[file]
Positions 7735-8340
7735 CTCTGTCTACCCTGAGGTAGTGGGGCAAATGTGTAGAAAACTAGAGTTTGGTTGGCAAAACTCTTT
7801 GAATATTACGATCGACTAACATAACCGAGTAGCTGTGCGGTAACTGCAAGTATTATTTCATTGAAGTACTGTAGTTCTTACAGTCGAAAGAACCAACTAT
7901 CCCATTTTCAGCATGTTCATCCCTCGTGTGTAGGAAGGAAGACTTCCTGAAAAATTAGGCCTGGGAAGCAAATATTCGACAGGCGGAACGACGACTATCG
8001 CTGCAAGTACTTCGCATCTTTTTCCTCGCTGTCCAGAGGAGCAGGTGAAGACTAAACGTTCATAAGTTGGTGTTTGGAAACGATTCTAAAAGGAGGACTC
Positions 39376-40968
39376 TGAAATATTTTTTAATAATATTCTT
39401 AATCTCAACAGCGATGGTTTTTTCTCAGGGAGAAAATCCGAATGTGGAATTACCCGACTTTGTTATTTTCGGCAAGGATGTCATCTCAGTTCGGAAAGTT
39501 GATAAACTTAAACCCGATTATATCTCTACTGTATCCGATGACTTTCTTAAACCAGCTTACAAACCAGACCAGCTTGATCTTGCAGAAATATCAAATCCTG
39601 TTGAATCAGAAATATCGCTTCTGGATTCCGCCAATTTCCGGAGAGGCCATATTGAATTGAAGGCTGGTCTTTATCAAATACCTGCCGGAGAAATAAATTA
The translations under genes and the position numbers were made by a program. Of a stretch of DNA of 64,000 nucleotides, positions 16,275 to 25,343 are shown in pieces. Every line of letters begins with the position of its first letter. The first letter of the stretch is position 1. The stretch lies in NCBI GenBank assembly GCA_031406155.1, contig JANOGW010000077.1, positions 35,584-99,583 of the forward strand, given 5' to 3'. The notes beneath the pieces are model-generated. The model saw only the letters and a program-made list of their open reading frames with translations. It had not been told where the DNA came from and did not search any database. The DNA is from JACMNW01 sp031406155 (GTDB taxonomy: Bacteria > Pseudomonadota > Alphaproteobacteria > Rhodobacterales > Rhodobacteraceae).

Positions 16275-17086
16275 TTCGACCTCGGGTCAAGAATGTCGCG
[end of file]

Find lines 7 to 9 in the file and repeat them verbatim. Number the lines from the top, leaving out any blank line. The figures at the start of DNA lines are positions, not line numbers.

39376 TGAAATATTTTTTAATAATATTCTT
39401 AATCTCAACAGCGATGGTTTTTTCTCAGGGAGAAAATCCGAATGTGGAATTACCCGACTTTGTTATTTTCGGCAAGGATGTCATCTCAGTTCGGAAAGTT
39501 GATAAACTTAAACCCGATTATATCTCTACTGTATCCGATGACTTTCTTAAACCAGCTTACAAACCAGACCAGCTTGATCTTGCAGAAATATCAAATCCTG